What equipment do you imagine having in your dream studio? Which items would add the most challenge and variety to customer workouts?
We reviewed our latest programs and equipment survey results and informally polled IDEA members, authors, presenters and fitness professionals at large about equipment they couldn’t live without. Here, we present (in no particular order) some must-have pieces of equipment for a successful fitness studio.
Dumbbells are the workhorses of the fitness world. And despite technological advances, they appear destined to remain a fitness mainstay—currently, 97% of personal training studios offer them, according to the 2011 IDEA Personal Training Programs & Equipment Trends report. If you don’t have an array of dumbbells, it may be time to pick up a set, says Boston-based personal trainer Nicole Pizzi, MPH. “Compared with other pieces of equipment, dumbbells are fairly inexpensive, allowing [a] studio to offer a large variety,” she says. “Dumbbells are also a way for clients to track their progress, by comparing their starting dumbbell weight with their current weight.”
Pull-Up BarThe nemesis of many a young physical education student, the pull-up bar is often considered a tool to measure true fitness—it’s one component of the President’s Challenge Physical Fitness Test. It also takes up very little space, a boon for smaller fitness studios. “If I could pick only one piece of equipment to have in my arsenal, it would hands-down be the pull-up bar,” says Mike Fitch, creator of Global Bodyweight Training in Miami Beach, Florida. “Without the pull-up bar, you’re missing out on two of the most important patterns: pulling and rowing.” He also finds that the pull-up bar makes a great anchor point for suspension systems or for bands.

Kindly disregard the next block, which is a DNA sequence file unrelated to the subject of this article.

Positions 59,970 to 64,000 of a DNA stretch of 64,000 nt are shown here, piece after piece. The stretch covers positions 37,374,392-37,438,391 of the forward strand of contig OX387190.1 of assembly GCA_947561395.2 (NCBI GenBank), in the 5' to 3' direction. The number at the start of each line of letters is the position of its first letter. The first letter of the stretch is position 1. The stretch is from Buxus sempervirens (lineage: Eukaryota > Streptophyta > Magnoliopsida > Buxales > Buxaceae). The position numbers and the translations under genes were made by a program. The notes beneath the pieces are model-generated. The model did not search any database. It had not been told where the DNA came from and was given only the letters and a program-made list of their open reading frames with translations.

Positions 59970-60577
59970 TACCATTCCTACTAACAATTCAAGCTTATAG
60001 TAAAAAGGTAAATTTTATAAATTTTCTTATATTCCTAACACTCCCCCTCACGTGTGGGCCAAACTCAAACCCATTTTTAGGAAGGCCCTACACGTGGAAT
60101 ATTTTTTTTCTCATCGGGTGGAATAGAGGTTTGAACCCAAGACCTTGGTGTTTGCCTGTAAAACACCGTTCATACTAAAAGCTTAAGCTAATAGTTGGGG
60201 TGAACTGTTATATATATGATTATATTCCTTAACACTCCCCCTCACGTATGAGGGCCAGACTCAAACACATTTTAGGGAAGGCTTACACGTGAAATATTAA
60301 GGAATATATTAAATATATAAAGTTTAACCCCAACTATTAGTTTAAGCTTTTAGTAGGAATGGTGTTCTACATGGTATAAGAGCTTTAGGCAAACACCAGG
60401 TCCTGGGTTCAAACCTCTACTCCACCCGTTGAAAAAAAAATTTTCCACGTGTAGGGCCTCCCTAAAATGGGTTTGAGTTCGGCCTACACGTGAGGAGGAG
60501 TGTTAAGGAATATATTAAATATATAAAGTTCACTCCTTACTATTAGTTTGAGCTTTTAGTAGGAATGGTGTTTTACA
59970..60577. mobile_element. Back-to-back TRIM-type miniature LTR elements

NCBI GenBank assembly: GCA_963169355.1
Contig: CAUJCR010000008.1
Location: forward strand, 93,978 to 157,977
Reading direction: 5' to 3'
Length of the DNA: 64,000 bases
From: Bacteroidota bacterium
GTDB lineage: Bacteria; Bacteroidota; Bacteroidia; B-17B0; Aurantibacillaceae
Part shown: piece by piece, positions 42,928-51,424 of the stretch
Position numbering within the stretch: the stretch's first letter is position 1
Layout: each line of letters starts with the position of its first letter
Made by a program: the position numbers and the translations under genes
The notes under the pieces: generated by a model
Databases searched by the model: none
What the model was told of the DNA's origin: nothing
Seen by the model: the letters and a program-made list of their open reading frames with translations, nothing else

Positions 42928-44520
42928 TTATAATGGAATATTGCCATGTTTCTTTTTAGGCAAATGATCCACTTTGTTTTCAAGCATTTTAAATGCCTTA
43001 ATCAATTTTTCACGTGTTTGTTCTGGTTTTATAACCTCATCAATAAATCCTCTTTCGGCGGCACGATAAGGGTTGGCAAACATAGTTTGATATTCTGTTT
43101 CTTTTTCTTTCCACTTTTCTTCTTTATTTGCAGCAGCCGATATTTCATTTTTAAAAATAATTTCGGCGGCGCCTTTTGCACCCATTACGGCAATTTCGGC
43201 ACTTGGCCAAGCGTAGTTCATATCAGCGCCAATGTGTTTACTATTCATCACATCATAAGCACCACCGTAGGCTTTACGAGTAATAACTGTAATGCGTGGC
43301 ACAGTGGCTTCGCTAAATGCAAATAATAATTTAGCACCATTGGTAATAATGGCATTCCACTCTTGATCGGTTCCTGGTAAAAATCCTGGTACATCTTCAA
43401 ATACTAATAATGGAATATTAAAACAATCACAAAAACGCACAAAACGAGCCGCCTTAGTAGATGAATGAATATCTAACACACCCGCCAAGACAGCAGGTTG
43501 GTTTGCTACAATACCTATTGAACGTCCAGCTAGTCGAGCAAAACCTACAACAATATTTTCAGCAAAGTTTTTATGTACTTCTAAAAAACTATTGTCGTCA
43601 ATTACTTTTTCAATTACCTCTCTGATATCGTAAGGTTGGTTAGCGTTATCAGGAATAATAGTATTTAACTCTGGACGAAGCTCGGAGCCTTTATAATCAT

Body Weight Leverage Training
Tools like the TRX® Suspension Trainer™, CrossCore® and jungle gym have skyrocketed to the top of many must-have lists. The 2011 IDEA personal training trends report found that 73% of respondents offer body weight leverage training to clients and members. The concept is simple: Attach the device to an anchor point like a tree branch or pull-up bar and use gravity and your own body weight to get a challenging full-body workout.
“Suspension Training® is a studio owner’s dream come true,” says Leigh Crews, owner of Dynalife Inc. in Cedar Bluff, Alabama, and 2011 IDEA Fitness Instructor of the Year. “For under $200, I have provided my clients with a piece of equipment that we can use for cardio, strength and flexibility. I don’t need much space to use it, and when bagged and stowed, it takes less space than a pair of shoes.”
SandbagsSandbags aren’t just for protecting against rising waters. Josh Henkin, CSCS, chief executive officer of Ultimate Sandbag™ Training in Phoenix, believes sandbags offer trainers and clients tremendous versatility. “Sandbag training can be one of the most powerful tools for a fitness professional or program,” Henkin says. “We can use them for corrective exercises and for teaching people—in 30 seconds or less—to squat properly.” What should you look for in a sandbag? Consider vinyl options that are less abrasive to the skin and can be easily cleaned. Whether or not the manufacturer offers education should factor into your purchase, he adds.
Balance trainers come in various forms—half-balls, balance and wobble boards, disks and sponge pads. Among the top 10 equipment trends identified by IDEA’s 2011 survey respondents, balance-training devices placed third. IDEA presenter Shannon Fable, owner of Sunshine Fitness Resources LLC in Boulder, Colorado, prefers the BOSU® Balance Trainer. “This is one of the most versatile pieces of equipment at [our] club. This one product allows you to train with dynamic or static moves, standing, seated, kneeling, side-lying, prone or supine. Training your clients three-dimensionally is of utmost importance when you are striving to instill better movement mechanics before adding load. With the Balance Trainer you have access to cardio, strength and core [training], as well as a comfortable, assisting platform for many stretches, and all the while you are improving balance and coordination. If I could have only one thing, it would be a Balance Trainer.”
For more examples of highly prized equipment, please see “30 Must-Have Pieces of Equipment for the Successful Personal Training Studio!” in the online IDEA Library or in the July–August 2012 issue of IDEA Fitness Journal.